Let's have a look at what Mr Bennet actually says to Mary in the passage alluded to in the question:
[Elizabeth] looked at her father to entreat his interference, lest Mary
should be singing all night. He took the hint, and when Mary had
finished her second song, said aloud,
``That will do extremely well, child. You have delighted us long
enough. Let the other young ladies have time to exhibit.''
While this leaves some room for interpretation of exactly how harsh he is, we do already know that he has quite a satirical tongue. Furthermore, the part "extremely well" marks that he thought that she has gone to some excess, and to "exhibit" is certainly not a good thing! Consider, for example, this passage a bit later:
To Elizabeth it appeared, that had her family made an agreement
to expose themselves as much as they could during the evening,
it would have been impossible for them to play their parts with
more spirit, or finer success; and happy did she think it for
Bingley and her sister that some of the exhibition had escaped
his notice, and that his feelings were not of a sort to be much
distressed by the folly which he must have witnessed
Mr Bennet's speech is not very civil, and not only insulting to Mary, but also to the "other young ladies". Not a thing that a well bred man should say. Any further doubt should be dispelled by Elizabeths reaction to what he said:
Mary, though pretending not to hear, was somewhat disconcerted; and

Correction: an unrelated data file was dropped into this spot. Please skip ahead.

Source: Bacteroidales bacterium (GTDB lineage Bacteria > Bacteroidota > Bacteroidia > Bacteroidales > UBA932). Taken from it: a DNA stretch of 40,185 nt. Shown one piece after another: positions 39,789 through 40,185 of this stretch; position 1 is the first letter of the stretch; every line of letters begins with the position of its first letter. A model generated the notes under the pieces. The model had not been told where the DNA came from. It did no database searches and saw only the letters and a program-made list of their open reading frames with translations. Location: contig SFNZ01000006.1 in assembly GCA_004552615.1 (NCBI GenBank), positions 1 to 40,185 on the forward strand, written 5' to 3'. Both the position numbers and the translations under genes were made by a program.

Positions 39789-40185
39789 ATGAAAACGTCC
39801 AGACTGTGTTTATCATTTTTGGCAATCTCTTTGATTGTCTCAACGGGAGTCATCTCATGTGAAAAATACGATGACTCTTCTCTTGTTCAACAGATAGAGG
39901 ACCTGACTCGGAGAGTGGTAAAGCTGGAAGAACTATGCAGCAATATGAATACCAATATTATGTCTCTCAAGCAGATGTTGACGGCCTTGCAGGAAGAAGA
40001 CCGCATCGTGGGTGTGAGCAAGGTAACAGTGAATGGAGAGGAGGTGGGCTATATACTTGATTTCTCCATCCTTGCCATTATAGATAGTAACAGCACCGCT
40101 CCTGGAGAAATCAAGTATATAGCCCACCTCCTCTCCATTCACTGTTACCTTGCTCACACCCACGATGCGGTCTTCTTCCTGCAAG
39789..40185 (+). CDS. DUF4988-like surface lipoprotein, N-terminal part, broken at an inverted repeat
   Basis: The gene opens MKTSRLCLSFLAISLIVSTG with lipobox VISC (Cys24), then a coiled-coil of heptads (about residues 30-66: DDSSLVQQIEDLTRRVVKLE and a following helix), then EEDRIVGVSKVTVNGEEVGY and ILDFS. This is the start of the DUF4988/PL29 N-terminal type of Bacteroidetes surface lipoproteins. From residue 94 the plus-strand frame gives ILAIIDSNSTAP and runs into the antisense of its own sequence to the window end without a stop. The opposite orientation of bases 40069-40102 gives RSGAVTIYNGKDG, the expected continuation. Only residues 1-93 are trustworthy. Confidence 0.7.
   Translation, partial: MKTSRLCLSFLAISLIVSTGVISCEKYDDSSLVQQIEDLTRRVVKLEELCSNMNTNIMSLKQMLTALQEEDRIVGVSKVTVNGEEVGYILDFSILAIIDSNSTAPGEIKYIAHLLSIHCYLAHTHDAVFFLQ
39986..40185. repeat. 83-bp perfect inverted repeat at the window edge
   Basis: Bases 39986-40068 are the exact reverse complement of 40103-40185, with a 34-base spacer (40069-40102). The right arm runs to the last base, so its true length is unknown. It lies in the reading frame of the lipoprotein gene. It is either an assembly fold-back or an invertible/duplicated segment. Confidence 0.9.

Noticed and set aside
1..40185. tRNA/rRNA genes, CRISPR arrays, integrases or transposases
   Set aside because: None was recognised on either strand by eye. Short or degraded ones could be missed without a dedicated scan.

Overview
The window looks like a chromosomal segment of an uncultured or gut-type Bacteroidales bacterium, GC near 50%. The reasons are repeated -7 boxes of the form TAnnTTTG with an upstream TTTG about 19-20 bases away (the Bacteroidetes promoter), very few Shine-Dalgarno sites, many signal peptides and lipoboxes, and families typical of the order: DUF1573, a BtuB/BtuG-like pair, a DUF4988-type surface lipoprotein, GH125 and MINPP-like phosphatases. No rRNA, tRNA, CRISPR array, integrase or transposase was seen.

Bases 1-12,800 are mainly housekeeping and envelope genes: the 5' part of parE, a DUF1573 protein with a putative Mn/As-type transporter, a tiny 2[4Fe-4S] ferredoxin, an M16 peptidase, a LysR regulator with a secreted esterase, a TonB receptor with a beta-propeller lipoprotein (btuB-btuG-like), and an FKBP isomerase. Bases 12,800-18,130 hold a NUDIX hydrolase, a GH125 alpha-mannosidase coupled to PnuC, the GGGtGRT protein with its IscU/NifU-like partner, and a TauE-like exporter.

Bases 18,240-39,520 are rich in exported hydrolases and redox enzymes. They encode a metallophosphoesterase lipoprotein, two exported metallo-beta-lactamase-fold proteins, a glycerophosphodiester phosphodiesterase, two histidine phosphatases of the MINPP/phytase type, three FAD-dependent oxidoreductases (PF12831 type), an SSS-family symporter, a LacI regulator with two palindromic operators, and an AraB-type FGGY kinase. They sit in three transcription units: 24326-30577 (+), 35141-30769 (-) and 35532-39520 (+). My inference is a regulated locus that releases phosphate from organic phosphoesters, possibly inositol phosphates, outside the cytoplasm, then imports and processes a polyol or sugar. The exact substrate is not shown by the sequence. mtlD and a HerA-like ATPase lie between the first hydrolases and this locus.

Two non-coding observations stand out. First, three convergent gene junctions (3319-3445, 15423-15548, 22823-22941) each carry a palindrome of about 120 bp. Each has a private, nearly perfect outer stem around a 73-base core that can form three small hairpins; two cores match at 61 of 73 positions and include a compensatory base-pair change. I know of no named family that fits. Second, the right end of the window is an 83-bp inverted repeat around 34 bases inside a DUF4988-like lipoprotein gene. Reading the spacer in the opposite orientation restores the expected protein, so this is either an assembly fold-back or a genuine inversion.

Elizabeth sorry for her, and sorry for her father's speech, was afraid
her anxiety had done no good.
Furthermore, there is also the following part, a paragraph later, when Mr. Collins has had his turn at making a fool of himself:
Many smiled; but no one looked more amused than Mr. Bennet himself [...]
Looking amused when someone is embarrassing himself is not a sign of good breeding, especially if the person in question is a relation. This point is also reinforced by what Elizabeth herself thinks after reading the letter referred to in the question:
Her father, contented with laughing at them, would never exert himself to restrain the wild giddiness of his youngest daughters
Laughing at others is bad enough, but not to attempt to regulate the behaviour of your offspring is a serious dereliction of duty. Mr Bennet might be the most likeable father figure in Austen's finished works (hardly a tough competition), but he is like all others (Mr Morland in Northanger Abbey, whom we do not see much of, possibly excepted) still seriously lacking, having failed to prepare his daughters properly for adult life.